“I was not expecting this this week, especially with how the year started and everything.”
Frances Tiafoe had suffered consecutive first-round losses at Brisbane, the Australian Open and the Newport Beach Challenger before finally gaining some traction with a first ATP quarterfinal appearance at the inaugural New York Open.
Victory at Delray Beach, completed with a pair of aces in a 6-1 6-4 win over Peter Gojowczyk in the final, followed in his next event.
“It’s unbelievable. It’s obviously a dream to win your first title. Now I got that off my back so that feels pretty good, so early in my career. It’s an amazing feeling and I just hope I can get many more as I go along,” the American said.
If his first career title is an indicator, multiple career wins are a certainty.
Beating top-10 ranked Juan Martin del Potro most clearly highlighted the composure that complements Tiafoe’s physical weapons.
— Tennis TV (@TennisTV) February 25, 2018
The Argentine, who was the No.2 seed at Delray Beach, is the 20-year-old’s childhood idol, as he related in an interview with the ATP World Tour early in 2017.
“Del Potro was the first player to sign a ball for me, so that meant a lot to me. He’s always going to be one of my biggest idols,” said Tiafoe.
“I really wanted that win to make a statement. I’ve had a tonne of tough losses against top guys.”
Not that Tiafoe could be considered “behind” in his development – among the six top-200 American men born in 1998, he was the first to claim an ATP title, continuing the “keep-ahead-of-his-class” mentality that has long shaped his approach to tennis.
The son of Sierra Leone immigrants Frances Snr and Alphina, Frances and his twin brother Franklin were introduced to the game through his father’s employment at College Park in Maryland. Having helped in the construction of the now-famous centre, Frances Snr later became Head of Maintenance.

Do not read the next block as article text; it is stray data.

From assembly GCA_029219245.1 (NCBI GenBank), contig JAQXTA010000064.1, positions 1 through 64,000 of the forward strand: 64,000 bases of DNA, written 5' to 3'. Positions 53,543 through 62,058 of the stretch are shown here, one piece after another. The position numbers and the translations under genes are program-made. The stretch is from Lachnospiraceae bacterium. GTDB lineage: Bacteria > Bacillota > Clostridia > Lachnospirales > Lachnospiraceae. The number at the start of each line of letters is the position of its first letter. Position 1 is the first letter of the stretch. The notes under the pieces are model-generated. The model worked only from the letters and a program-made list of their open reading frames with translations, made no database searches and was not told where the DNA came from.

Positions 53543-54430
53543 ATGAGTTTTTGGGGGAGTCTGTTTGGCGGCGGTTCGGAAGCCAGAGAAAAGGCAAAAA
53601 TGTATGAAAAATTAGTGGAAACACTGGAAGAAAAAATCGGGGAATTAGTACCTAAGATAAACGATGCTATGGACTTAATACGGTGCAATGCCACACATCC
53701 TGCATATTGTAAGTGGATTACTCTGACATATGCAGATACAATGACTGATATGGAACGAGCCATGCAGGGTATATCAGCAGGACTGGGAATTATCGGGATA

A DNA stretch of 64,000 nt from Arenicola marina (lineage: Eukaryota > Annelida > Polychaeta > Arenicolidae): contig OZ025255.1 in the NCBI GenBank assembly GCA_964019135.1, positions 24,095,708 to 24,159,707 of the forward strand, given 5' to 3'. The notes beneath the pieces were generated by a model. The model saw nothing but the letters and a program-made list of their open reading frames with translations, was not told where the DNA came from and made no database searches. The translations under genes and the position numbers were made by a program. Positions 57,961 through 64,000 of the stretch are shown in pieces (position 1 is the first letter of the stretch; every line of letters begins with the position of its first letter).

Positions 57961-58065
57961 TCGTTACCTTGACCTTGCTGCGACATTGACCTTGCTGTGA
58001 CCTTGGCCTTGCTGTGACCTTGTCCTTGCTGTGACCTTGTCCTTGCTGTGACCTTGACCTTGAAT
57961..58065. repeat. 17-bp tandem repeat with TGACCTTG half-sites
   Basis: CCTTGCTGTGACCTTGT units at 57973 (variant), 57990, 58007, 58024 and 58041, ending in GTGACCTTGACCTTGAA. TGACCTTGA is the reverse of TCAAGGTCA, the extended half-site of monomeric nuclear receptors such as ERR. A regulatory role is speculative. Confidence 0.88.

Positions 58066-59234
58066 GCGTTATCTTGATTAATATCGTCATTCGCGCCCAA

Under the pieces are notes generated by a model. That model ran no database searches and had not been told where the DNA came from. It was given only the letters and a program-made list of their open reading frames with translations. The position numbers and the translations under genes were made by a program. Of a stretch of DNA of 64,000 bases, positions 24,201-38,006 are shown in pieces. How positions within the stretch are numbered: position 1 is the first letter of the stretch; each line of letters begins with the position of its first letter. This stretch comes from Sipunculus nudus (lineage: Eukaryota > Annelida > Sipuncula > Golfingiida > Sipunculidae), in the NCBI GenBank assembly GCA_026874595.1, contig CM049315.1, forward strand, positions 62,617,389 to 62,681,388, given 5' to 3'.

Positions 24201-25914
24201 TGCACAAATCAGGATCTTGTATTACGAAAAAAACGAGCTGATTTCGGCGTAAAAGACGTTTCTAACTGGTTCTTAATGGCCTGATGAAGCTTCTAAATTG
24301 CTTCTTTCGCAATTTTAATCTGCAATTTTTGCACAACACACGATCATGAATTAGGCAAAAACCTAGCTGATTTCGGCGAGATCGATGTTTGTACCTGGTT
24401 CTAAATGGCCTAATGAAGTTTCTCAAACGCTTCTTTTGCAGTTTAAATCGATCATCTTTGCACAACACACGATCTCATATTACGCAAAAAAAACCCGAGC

The twins often accompanied their father to work – at times even sleeping on a massage table at the club – and Frances was eventually accepted into the club’s junior development programs.
Still, it was far from an easy path for the talented Tiafoe, as he detailed in a Players’ Tribune feature ahead of the 2017 US Open. “Even after I got accepted into the clinics, I played with hand-me-down racquets and gear from my wealthier peers, or used demo racquets the club supplied,” the teenager wrote.
“I like to tell everybody that I didn’t choose tennis, tennis chose me — that I was built to play this sport — but that didn’t make it any easier for me. When I told people that I wanted to grow up to be a tennis player, they laughed at me.”
And yet the determined young competitor persisted, driven partly by the knowledge that other young players at College Park would never face the challenges he’d experienced.
“What I could control though was how hard I worked,” Tiafoe continued. “I knew I had an ability to help my family and my community in a way that my peers at the academy couldn’t. No matter what they ended up doing after tennis, they were going to be fine. For me, there was so much more at stake.
“Tennis was my way out.”
If there was a flipside to those difficult development years for Tiafoe, it was the rewards that would eventually follow his breakthrough. Fiercely loyal to his home city, the American had long hoped for his first title to come in Washington.
But with father Frances Snr watching on, Tiafoe couldn’t have been more delighted when the breakthrough came some 1600kms away in Florida.
Following an emotional post-final celebration with his father, the younger Tiafoe paid tribute to the qualities that had helped make his victory possible.
“He’s ecstatic. He’s done so much for me and my brother and just the whole family in general. Everything I’m doing now is returning the favour,” said Tiafoe.
“I’m just really happy about the way I’m playing, how I’ve grown as a person, because that’s what matters the most, and how humble I’ve stayed throughout the process. And I think all those traits have been from him.”
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